"Tellin' the Truth in Their Own Words": A Critical Race Qualitative Analysis of Ethnic Minority Law School Students' Experiences
diverse campus environment, campus climate, faculty diversity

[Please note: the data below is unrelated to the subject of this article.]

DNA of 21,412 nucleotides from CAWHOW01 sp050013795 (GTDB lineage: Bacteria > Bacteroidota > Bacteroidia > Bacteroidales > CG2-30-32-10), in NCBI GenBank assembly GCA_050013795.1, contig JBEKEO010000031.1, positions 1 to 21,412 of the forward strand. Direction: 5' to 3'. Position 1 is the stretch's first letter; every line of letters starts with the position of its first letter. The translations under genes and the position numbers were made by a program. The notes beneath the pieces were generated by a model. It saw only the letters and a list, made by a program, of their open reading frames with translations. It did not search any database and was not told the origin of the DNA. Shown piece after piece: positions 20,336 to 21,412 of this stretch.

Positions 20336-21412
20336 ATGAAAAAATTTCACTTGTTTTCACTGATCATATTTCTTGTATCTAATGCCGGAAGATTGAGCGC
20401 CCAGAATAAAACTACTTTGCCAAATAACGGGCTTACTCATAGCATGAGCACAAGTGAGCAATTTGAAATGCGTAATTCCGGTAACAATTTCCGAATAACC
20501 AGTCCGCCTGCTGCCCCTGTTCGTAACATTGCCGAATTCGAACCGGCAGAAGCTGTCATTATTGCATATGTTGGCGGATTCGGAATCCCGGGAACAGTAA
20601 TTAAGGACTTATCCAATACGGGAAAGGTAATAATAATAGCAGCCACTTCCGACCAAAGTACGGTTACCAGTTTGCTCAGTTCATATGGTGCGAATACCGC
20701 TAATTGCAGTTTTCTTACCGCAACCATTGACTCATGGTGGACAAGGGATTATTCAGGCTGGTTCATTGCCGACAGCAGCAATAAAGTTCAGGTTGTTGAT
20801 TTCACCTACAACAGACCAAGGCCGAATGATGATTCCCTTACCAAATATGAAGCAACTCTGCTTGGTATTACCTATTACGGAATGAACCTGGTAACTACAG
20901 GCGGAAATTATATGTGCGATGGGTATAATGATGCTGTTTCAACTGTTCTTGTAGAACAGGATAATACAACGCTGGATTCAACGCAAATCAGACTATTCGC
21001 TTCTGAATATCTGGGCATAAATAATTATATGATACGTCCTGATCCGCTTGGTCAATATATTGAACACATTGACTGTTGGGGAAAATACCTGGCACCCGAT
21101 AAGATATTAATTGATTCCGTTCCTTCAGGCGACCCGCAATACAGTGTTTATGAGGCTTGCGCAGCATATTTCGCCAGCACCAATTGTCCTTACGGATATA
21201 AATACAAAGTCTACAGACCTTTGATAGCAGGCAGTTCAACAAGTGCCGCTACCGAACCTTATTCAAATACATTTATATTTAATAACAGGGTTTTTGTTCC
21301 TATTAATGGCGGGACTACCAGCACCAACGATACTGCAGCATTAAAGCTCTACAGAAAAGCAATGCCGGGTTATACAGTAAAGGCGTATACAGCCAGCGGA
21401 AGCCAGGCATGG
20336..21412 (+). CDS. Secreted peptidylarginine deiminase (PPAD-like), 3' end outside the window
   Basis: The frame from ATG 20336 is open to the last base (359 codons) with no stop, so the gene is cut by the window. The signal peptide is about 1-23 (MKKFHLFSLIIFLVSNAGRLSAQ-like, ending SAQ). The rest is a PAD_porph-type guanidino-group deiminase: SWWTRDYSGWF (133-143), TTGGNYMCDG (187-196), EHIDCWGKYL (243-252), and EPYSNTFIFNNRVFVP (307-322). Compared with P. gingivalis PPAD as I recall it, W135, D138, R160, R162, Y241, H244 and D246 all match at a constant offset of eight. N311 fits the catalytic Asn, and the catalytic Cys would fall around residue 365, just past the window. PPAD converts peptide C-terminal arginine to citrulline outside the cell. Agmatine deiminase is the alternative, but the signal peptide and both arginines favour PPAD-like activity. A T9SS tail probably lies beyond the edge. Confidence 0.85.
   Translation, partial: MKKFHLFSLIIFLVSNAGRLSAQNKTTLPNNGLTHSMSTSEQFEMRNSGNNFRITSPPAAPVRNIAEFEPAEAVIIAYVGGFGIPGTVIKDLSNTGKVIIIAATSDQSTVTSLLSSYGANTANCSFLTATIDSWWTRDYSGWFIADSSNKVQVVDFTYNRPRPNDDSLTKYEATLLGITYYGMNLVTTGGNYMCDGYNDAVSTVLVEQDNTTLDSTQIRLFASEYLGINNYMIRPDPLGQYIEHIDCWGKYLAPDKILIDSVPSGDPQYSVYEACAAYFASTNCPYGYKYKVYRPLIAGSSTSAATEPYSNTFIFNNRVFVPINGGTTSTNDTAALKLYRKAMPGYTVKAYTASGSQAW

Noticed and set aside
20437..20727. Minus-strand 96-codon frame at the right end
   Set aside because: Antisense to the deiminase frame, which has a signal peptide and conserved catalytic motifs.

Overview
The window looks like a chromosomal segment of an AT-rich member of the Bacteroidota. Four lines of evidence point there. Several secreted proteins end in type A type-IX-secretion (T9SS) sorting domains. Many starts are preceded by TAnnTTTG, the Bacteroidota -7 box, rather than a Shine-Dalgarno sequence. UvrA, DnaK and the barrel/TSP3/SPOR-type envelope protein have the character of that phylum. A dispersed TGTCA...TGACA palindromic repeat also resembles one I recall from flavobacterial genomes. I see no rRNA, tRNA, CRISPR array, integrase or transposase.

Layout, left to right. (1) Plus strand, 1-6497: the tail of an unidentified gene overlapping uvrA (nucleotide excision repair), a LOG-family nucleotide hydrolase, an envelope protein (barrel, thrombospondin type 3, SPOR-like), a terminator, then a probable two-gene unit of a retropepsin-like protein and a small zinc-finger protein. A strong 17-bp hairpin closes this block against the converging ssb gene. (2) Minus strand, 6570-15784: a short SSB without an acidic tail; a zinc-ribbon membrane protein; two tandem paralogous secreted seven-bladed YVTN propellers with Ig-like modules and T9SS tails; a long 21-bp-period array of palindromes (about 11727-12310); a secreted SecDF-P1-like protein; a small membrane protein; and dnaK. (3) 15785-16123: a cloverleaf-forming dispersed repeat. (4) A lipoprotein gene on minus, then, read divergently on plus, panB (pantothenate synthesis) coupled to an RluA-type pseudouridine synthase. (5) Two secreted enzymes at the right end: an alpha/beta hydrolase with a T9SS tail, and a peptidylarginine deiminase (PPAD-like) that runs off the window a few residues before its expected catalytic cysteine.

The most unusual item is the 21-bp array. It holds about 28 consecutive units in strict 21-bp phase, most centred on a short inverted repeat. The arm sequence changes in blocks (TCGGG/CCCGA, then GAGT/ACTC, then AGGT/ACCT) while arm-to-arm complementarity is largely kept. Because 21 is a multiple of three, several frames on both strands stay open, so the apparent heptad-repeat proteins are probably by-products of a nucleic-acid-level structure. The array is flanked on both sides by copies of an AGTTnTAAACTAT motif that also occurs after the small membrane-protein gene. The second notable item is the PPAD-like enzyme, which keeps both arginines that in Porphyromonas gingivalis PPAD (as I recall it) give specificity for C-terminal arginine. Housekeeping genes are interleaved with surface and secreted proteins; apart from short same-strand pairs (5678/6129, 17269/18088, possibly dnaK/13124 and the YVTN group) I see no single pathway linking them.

The purpose of this study was to explore the law school experiences of underrepresented racial minorities (URMs) enrolled at predominantly white institutions (PWIs), paying close attention to the nature of their racialized academic and social lives on campus. Drawing upon one-on-one and group interviews with 29 ethnic minority law school students at three PWIs, I identify the myriad factors that law school students of color consider when choosing, enrolling, and/or persisting through law school. In consonance with the beliefs and standards of phenomenological research, I use information from these extensive interviews to describe the essence of their law school experiences, paying close attention to any racialized challenges, supports, or opportunities using critical race theory (CRT) as a lens. Verbatim quotes from participants are presented to illustrate the depth, meaning, and context of the findings in their own words. Results from the present study hold promise for informing the future decisions, programs, and practices of law school administrators, legal educators, diversity officers, policymakers and enrollment management staff more generally.